Several retailers are implementing the price-comparison features through vendors like WinBuyer.com. The Israel-based company collects the data on comparable products that it displays on a retailer's site, largely through deals with comparison shopping engines including Shopzilla, Shopping.com and PriceGrabber.
If a consumer at the site of Retailer A clicks on a price from Retailer B, WinBuyer takes the consumer to the site of Retailer B, which pays a fee as if the click came from the comparison shopping site that provided WinBuyer the data. WinBuyer, the comparison site and Retailer A then split the click fee, which is often in the range of 20 to 60 cents. In some cases, WinBuyer pays Retailer B through affiliate networks like Commission Junction or LinkShare, though WinBuyer negotiates the fee directly with the merchants receiving the clicks.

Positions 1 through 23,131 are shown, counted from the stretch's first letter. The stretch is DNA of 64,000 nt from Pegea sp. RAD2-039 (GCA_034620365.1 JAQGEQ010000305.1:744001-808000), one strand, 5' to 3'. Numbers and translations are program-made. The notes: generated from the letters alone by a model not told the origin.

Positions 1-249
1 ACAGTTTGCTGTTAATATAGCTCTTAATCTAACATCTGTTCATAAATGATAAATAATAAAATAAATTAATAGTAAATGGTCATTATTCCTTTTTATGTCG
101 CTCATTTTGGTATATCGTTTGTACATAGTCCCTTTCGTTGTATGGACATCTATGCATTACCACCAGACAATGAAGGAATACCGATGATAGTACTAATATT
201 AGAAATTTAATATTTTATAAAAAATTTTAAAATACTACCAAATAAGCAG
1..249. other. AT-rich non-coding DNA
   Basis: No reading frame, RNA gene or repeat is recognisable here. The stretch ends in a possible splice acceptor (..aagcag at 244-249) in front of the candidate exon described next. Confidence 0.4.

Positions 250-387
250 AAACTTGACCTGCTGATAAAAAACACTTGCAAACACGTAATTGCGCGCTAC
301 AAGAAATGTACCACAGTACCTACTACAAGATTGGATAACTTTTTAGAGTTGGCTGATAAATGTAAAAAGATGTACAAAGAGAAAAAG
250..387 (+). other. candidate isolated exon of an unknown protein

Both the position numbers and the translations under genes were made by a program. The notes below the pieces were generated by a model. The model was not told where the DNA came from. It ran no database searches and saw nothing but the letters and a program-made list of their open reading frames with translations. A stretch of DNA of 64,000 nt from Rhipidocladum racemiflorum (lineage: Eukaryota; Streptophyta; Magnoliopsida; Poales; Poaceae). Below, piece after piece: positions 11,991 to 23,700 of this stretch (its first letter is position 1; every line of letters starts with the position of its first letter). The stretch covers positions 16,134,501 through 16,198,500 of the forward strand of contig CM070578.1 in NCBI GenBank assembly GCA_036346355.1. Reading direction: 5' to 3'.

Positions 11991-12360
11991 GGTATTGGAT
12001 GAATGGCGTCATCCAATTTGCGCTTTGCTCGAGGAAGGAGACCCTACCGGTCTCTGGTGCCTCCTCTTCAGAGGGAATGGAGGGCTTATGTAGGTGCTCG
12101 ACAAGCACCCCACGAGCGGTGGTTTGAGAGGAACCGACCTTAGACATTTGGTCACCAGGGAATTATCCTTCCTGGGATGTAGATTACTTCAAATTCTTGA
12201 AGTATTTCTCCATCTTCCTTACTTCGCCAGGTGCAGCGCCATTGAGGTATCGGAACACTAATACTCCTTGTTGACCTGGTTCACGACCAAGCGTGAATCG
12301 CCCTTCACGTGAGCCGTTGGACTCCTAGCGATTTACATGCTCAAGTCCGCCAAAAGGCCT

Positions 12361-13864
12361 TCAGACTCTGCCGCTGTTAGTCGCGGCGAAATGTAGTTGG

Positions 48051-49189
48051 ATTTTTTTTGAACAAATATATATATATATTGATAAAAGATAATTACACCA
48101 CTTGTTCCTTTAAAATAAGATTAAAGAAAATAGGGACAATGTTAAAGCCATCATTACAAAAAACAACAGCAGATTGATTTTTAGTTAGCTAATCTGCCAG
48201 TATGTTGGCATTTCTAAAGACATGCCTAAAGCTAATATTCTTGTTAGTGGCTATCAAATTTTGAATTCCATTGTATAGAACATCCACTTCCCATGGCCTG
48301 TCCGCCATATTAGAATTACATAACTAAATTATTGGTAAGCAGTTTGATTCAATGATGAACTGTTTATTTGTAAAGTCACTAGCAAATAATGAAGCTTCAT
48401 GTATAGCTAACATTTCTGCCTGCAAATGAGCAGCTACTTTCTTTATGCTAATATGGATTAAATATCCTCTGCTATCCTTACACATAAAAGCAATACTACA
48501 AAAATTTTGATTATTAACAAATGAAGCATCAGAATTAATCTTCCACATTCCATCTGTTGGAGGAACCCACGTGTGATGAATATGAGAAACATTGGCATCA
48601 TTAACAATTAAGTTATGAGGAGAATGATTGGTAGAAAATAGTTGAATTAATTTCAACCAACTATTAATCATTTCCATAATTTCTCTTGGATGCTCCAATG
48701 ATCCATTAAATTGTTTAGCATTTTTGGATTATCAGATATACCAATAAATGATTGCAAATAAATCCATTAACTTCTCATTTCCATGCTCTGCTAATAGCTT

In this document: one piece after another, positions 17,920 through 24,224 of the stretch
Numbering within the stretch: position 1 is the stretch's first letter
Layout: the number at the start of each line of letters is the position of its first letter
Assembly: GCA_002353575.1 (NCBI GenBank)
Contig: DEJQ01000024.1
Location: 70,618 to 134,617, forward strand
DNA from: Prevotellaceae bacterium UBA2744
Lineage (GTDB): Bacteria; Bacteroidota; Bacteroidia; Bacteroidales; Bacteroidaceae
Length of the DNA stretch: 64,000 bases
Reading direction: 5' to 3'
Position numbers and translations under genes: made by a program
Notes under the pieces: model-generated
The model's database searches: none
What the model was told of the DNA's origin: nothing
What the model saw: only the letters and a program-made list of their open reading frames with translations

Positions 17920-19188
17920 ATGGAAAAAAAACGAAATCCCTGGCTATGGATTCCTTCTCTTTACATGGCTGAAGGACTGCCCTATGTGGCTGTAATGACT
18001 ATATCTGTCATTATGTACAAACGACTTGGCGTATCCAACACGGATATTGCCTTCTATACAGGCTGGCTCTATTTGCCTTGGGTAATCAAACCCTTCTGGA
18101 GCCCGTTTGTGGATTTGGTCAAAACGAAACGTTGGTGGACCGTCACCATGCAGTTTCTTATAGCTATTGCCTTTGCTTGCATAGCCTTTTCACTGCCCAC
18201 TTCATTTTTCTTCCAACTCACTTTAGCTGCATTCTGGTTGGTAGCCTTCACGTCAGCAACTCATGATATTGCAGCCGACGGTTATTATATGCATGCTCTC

The company conducted an A/B test across 10 online stores over 45 days and found that the presence of comparative price information increased revenue an average of 2% and conversions an average of almost 5%. The more product pages that contained comparative pricing, the better the retailer's increase in revenue, the vendor says.
"It doesn't work for everyone," Keren concedes. For instance, retailers selling unique products will have a hard time finding products to compare. "But the majority of customers have gained benefits," he says. "The whole paradigm of sending traffic to a competitor is counterintuitive, but we try to advocate that the traffic wasn't there to begin with."